Monday, November 16, 2009

Tweeting vs. Spending: Which is more universal?

If Time magazine cannot come up with one interesting-enough person in this big, wide, interesting world to name as its person of the year, then they should at least choose the Economy over Twitter.

In what can only be perceived as Time's position that there is currently an absence of news-making, attention-garnering people gracing the world stage, the pub has apparently tossed out the concept of a person altogether and has narrowed the field down to two inanimate contenders. Baffling? Yes. What would make this worse? Picking a thing that lots of people don't care about. Do I personally think that Twitter is inconsequential? Far from it. But the title should go to someone or something that registers with as wide an audience as possible.

After 2006's kitschy cop-out (You), it seems the Editorial department over there needs to step up its game and get back to the roots of its annual POTY story. The You choice was the perfect compliment, time-wise, to what has become the train wreck of blogo-journalism. Sure, technology has exploded and is allowing people to connect and share ideas in ways and in time spans never before imagined. But to make You (Designers, Users, and Keepers of the Information Age) the person of the year? Come on, Eds! Why didn't you just give "The Passage of Time" the honor and call it a day? The You story should have been a feature inside the book and someone good should have been on the cover.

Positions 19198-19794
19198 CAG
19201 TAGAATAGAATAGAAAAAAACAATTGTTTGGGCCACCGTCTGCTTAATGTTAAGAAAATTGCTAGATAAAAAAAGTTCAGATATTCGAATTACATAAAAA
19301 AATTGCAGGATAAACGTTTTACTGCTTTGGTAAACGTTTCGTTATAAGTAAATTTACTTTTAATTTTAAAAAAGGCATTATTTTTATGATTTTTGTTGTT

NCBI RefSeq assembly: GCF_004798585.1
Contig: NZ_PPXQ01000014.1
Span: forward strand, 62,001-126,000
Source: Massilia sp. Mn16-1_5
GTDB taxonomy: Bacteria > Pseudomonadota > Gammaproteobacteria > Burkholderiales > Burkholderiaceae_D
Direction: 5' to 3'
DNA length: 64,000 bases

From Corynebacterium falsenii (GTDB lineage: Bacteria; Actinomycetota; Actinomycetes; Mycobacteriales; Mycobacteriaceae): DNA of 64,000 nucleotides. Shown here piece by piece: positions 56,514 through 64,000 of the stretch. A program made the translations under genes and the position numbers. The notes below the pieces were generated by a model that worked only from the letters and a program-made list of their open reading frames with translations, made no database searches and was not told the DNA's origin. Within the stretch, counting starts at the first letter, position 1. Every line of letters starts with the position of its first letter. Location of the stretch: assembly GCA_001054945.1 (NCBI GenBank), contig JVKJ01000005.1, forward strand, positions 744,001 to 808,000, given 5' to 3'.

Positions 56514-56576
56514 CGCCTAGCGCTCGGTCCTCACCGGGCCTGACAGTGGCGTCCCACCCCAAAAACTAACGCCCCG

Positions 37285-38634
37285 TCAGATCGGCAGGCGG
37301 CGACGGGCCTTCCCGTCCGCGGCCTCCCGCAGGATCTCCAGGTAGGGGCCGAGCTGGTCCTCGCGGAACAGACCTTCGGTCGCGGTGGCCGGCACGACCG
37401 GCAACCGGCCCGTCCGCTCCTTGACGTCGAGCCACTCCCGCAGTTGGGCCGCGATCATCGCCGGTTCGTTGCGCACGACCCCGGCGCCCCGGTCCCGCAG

Historically, the person (most usually a man...maybe they should re-think that strategy as well) is a well known, sometimes polarizing figure. (Personally, I think choosing a controversial name is more fun.) In regard to one of the top possibilities for this year, Twitter, I've heard way too much of this over the past two years: "twitter? I've never used it" or "I don't get it" or "it's only for narcissists" for it to be considered Thing of the Year. Hmmm, that just doesn't quite have the same ring to it...

Now the economy on the other hand, affects everyone, very personally. No one can take the 5th on the economy. You will never hear someone say, "the economy? I've never used it."

"The economy? I just don't get it." Now that's something people say, and that's why the story would be so good. If people don't get twitter, they just ignore it. Few people have a tight grip on how the economy works and doesn't work and yet everyone has to use it every day, like it or not. A story about the economy (provided it is handled correctly) will be way more confusing and harder to write than a twitter piece, and I guarantee that will make it a more interesting read and it will have a resonance with a much wider audience.